Confusing Tools With Talent And Craft

Comparison Of Chicago Sun-Times & Chicago Tribune Stanley Cup Photos
Comparison Of Chicago Sun-Times & Chicago Tribune Stanley Cup Photos

 

Everyone in the photography community knows about the uproar that followed in the wake of the firing of the Chicago Sun-Times staff photographers and the subsequent "classes" given to staff reporters on the use of iPhones. A few weeks after the layoffs, a comparison between the lead photo about the Chicago Blackhawks Stanley Cup victory on the Chicago Tribune and the Chicago Sun-Times went viral. A friend emailed that comparison to me and it prompted me to rant a bit about a fundamental change I've noticed in photography. This week a few blog posts floating through my news feeds have inspired me to reexamine my rant  in this blog.

The medium of photography has always confused the tool with the actual talent and craft. Every photographer has a story about showing a favorite photo and getting the question, "what kind of camera did you use?" The leap of logic is that the photographer didn't take the picture, the camera did. In the iPhone era it's become prevalent to take this same notion in a bizarre new direction. Since it's the camera that really takes the picture and since that picture just has to be good enough for display on the web, just show people how to use an iPhone and you've got Photography and Photographers. Note, it's not about showing people how to SEE. This bizarro-world mindset has become so common that the very institutions that should be leading the medium forward are actively defining the craft in terms of a tool of lowest common denominator. Who needs DSLRs and the photojournalists who know how to use them? iPhone snaps are good enough for the web so all we need are the people who have iPhones. The limitations of the mass-market device are driving the state of the art.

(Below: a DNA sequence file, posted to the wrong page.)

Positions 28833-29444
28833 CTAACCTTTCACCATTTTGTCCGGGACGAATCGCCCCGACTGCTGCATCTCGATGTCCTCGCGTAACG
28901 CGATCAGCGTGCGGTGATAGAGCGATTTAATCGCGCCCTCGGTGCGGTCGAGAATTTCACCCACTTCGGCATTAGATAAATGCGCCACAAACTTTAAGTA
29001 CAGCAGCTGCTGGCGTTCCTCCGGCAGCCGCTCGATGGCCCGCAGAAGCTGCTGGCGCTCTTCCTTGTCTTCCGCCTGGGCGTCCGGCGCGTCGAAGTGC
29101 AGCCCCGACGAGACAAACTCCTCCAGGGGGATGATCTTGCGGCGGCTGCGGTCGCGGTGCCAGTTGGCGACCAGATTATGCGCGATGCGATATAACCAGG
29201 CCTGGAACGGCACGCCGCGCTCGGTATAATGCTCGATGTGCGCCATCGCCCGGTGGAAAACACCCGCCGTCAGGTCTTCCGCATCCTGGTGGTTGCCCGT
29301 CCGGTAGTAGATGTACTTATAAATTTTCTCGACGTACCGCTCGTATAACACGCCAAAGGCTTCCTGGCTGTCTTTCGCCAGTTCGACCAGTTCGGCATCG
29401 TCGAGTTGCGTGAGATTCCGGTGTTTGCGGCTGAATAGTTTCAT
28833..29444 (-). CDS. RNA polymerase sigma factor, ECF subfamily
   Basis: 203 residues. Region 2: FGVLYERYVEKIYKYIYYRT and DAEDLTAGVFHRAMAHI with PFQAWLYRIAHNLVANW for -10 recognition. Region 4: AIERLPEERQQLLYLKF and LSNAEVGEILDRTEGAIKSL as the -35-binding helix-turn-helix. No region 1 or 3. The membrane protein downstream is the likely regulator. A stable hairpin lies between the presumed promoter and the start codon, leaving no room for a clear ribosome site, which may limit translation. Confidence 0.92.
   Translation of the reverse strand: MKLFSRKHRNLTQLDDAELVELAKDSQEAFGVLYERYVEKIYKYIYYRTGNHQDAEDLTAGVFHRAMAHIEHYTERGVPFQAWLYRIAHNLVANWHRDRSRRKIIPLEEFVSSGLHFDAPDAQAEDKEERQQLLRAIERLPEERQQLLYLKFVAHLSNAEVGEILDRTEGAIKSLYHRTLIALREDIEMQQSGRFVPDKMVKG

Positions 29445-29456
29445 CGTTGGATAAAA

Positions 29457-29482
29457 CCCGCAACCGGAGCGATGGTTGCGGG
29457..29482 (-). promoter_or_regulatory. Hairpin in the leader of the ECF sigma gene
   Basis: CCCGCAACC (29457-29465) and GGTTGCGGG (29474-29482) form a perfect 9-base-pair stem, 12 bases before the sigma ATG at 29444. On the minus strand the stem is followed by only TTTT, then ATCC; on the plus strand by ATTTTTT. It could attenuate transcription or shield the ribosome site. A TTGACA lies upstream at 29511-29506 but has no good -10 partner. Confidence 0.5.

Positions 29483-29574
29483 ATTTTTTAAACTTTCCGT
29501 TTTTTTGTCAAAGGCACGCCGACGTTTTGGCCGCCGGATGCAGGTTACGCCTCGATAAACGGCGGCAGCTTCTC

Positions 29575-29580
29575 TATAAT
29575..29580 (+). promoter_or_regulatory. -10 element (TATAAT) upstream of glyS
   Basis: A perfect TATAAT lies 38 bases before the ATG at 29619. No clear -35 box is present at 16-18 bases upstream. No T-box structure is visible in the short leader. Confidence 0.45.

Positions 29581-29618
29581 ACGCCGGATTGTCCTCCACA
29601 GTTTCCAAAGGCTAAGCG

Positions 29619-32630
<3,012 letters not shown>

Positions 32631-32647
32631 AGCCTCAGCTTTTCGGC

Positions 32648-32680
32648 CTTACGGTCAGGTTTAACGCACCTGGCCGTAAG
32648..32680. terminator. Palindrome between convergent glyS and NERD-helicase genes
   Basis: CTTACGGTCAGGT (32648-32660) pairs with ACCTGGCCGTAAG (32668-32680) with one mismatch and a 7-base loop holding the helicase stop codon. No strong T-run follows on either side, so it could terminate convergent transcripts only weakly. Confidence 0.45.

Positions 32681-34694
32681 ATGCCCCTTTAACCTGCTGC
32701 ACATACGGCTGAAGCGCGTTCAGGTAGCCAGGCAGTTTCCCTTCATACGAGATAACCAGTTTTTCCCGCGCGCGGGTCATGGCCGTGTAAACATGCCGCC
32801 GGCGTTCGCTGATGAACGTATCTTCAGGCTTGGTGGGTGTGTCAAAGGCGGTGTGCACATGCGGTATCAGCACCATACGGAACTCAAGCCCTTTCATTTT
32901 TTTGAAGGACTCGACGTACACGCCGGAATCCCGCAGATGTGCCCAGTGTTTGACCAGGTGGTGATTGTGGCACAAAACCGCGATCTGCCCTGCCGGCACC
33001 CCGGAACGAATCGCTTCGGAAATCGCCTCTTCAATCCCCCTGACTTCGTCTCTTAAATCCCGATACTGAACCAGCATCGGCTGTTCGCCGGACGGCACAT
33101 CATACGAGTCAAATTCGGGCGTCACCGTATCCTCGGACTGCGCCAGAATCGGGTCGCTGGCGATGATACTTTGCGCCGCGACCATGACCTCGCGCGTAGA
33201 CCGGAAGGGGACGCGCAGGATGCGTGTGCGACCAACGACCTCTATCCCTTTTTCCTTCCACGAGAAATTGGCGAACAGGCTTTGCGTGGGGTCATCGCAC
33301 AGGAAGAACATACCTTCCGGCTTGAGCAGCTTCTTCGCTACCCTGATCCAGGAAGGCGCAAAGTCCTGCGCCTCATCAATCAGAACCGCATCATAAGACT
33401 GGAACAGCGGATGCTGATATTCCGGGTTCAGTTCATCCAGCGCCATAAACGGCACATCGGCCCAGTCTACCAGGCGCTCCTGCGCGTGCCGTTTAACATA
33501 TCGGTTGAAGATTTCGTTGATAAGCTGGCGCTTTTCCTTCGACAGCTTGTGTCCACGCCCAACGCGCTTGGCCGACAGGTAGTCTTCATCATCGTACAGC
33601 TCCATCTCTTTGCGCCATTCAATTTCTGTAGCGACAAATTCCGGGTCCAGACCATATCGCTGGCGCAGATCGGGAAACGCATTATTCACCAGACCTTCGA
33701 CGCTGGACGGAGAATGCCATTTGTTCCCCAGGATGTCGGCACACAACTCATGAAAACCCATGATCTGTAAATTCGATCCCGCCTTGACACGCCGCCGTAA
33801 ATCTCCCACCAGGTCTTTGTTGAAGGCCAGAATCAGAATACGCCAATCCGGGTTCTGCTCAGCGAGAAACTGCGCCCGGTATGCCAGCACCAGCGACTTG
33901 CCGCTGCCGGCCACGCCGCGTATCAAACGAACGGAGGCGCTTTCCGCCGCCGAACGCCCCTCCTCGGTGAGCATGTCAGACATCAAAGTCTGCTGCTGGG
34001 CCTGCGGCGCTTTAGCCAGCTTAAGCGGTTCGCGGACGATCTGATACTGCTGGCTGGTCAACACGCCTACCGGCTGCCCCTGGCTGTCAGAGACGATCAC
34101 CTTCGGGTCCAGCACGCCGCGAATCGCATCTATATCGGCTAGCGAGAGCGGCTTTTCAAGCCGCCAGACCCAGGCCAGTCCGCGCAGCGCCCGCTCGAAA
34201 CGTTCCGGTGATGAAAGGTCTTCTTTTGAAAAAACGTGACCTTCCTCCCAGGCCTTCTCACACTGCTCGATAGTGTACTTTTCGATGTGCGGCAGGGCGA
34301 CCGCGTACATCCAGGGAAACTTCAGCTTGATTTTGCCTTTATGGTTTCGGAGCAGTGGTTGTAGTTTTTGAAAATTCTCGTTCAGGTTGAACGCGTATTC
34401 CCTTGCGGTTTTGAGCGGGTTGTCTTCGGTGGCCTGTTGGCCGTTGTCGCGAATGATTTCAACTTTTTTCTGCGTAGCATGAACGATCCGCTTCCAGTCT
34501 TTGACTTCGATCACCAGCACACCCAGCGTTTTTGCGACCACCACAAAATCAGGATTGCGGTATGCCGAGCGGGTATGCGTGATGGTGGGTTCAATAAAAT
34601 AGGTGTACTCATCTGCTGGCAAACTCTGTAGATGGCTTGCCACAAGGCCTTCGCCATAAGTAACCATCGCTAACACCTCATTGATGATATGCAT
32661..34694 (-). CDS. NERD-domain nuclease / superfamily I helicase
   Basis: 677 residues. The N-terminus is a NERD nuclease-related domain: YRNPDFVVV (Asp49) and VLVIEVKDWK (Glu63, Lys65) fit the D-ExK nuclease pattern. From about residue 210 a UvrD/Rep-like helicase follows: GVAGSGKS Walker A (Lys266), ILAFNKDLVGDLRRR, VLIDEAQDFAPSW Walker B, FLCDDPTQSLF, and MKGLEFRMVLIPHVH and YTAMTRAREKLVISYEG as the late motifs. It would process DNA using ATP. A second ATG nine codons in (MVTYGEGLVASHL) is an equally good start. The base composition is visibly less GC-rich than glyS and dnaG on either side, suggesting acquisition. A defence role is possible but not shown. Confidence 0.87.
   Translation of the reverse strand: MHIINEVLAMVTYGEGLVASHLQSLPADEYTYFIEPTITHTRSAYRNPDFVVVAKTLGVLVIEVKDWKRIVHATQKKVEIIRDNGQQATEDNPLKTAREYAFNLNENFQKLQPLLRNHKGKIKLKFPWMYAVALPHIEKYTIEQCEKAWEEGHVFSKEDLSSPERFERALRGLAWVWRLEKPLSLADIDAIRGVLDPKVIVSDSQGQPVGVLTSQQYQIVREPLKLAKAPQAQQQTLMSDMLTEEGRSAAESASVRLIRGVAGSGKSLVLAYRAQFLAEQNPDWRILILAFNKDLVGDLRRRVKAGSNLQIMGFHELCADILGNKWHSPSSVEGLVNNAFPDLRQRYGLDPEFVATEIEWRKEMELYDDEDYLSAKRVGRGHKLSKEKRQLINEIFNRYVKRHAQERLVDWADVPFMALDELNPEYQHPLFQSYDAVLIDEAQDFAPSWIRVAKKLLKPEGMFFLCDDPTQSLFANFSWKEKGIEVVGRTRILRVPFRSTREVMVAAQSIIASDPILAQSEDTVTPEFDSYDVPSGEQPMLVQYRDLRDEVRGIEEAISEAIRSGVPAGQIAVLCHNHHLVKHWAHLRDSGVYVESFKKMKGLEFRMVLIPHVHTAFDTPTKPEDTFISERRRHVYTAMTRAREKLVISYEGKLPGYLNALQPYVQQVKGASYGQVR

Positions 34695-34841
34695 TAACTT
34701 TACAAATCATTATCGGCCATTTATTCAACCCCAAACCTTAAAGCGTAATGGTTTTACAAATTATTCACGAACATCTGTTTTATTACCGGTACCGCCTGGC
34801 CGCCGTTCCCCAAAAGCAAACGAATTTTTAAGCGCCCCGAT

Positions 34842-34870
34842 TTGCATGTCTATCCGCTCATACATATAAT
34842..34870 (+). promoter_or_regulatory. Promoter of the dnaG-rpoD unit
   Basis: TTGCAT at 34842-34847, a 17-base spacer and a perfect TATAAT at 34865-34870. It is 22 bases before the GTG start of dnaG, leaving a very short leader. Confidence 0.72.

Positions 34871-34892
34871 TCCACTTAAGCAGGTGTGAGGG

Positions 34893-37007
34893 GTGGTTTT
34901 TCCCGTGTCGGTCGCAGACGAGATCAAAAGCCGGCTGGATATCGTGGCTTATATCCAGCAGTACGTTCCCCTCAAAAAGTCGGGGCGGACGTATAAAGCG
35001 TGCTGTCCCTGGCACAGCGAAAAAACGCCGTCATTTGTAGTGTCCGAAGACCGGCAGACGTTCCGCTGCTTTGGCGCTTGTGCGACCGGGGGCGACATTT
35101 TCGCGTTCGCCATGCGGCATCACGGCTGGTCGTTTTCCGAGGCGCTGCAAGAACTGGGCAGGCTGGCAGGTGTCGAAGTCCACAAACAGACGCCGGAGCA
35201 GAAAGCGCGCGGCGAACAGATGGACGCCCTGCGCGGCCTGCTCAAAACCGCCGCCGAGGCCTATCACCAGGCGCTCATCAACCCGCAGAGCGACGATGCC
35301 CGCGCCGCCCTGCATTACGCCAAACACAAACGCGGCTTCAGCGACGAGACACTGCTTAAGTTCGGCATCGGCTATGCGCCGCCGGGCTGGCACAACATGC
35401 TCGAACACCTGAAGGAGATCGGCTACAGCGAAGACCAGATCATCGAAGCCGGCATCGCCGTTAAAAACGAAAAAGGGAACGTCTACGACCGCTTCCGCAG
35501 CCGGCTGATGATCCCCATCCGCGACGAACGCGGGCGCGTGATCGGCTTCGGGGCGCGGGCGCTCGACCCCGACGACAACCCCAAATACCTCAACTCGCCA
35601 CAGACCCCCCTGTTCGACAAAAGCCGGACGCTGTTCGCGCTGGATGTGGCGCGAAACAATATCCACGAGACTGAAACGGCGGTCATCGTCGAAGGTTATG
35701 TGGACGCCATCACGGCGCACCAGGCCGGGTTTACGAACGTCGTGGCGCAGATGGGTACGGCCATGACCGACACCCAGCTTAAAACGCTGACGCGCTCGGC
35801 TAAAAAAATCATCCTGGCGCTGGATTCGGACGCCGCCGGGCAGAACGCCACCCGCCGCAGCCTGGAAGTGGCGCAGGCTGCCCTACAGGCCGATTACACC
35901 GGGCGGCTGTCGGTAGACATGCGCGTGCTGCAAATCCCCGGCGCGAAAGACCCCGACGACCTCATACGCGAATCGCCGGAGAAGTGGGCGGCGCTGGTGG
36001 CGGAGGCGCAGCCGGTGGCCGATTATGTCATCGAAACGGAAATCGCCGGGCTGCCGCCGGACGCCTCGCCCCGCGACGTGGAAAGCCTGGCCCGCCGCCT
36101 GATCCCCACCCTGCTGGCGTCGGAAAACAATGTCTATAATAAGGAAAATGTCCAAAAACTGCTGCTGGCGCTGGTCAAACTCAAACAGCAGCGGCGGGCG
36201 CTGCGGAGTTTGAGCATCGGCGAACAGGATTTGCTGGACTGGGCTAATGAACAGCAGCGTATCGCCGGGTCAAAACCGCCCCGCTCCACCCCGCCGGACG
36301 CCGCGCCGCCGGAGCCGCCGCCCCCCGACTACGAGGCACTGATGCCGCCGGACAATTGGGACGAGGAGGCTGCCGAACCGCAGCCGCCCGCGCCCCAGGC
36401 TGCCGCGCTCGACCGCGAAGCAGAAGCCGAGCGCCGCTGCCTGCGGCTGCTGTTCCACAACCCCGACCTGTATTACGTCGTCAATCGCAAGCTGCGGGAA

Look At This Instagram Parody From College Humor
In this parody video (Look At This Instagram) the line "Then my phone went and made it art" line is particularly salient.

We're in an unprecedented age when, as a culture, we're actively and willingly regressing on image quality. We have tools--incredibly advanced DSLRs and fine optics--that can take sharp, clear photos and motion clips at higher resolutions and bit rates than ever before. We can do more with those images and vids than ever before, yet collectively the "it's good enough for the web" and "it's fine for YouTube" mentality is becoming a prevalent.

Instagrammers are precisely placed for their
Instagrammers are precisely placed for their "creative collaboration" for a recent Lexus ad

At the same time photographic creativity is being equated with the application of grungy Instagram filters as a recent Lexus ad shows. The Instagrammers who were invited to participate in this "creative collaboration" were precisely placed by the Lexus team who had preplanned the composition of, literally, every single frame in what is essentially a stop-motion commercial. There was even a sign on the set admonishing the Instagrammers "Do Not Mess With The Crop Instagram Will Crop For You". I love Instagram (you can follow me if you'd like), but I don't think the app is the pinnacle of  photographic creativity.